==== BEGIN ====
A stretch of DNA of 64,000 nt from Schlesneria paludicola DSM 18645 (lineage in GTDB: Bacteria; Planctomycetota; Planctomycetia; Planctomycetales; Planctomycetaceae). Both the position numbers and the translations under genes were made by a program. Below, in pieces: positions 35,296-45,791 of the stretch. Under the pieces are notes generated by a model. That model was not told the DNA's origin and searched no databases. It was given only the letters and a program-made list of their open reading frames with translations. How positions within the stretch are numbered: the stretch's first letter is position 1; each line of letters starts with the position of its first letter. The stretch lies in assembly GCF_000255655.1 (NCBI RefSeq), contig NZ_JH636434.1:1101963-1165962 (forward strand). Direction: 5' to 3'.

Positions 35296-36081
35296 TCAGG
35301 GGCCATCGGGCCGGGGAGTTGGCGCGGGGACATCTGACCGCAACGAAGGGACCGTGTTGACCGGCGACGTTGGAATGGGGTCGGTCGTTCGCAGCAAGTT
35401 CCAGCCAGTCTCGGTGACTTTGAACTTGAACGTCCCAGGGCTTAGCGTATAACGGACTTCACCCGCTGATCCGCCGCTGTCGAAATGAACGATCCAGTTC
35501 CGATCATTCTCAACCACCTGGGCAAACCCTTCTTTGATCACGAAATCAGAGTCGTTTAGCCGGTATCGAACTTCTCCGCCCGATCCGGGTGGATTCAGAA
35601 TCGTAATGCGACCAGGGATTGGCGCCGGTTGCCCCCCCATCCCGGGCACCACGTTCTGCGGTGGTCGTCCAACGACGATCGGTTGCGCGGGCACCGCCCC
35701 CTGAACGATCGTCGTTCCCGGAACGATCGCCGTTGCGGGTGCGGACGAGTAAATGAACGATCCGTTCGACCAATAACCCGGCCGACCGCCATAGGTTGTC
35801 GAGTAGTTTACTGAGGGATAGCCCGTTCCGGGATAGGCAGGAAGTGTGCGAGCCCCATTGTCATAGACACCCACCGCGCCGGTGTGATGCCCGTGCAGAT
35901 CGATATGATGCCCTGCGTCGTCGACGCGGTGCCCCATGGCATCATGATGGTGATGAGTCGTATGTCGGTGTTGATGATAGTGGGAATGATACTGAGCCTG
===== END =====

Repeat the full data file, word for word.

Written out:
A stretch of DNA of 64,000 nt from Schlesneria paludicola DSM 18645 (lineage in GTDB: Bacteria; Planctomycetota; Planctomycetia; Planctomycetales; Planctomycetaceae). Both the position numbers and the translations under genes were made by a program. Below, in pieces: positions 35,296-45,791 of the stretch. Under the pieces are notes generated by a model. That model was not told the DNA's origin and searched no databases. It was given only the letters and a program-made list of their open reading frames with translations. How positions within the stretch are numbered: the stretch's first letter is position 1; each line of letters starts with the position of its first letter. The stretch lies in assembly GCF_000255655.1 (NCBI RefSeq), contig NZ_JH636434.1:1101963-1165962 (forward strand). Direction: 5' to 3'.

Positions 35296-36081
35296 TCAGG
35301 GGCCATCGGGCCGGGGAGTTGGCGCGGGGACATCTGACCGCAACGAAGGGACCGTGTTGACCGGCGACGTTGGAATGGGGTCGGTCGTTCGCAGCAAGTT
35401 CCAGCCAGTCTCGGTGACTTTGAACTTGAACGTCCCAGGGCTTAGCGTATAACGGACTTCACCCGCTGATCCGCCGCTGTCGAAATGAACGATCCAGTTC
35501 CGATCATTCTCAACCACCTGGGCAAACCCTTCTTTGATCACGAAATCAGAGTCGTTTAGCCGGTATCGAACTTCTCCGCCCGATCCGGGTGGATTCAGAA
35601 TCGTAATGCGACCAGGGATTGGCGCCGGTTGCCCCCCCATCCCGGGCACCACGTTCTGCGGTGGTCGTCCAACGACGATCGGTTGCGCGGGCACCGCCCC
35701 CTGAACGATCGTCGTTCCCGGAACGATCGCCGTTGCGGGTGCGGACGAGTAAATGAACGATCCGTTCGACCAATAACCCGGCCGACCGCCATAGGTTGTC
35801 GAGTAGTTTACTGAGGGATAGCCCGTTCCGGGATAGGCAGGAAGTGTGCGAGCCCCATTGTCATAGACACCCACCGCGCCGGTGTGATGCCCGTGCAGAT
35901 CGATATGATGCCCTGCGTCGTCGACGCGGTGCCCCATGGCATCATGATGGTGATGAGTCGTATGTCGGTGTTGATGATAGTGGGAATGATACTGAGCCTG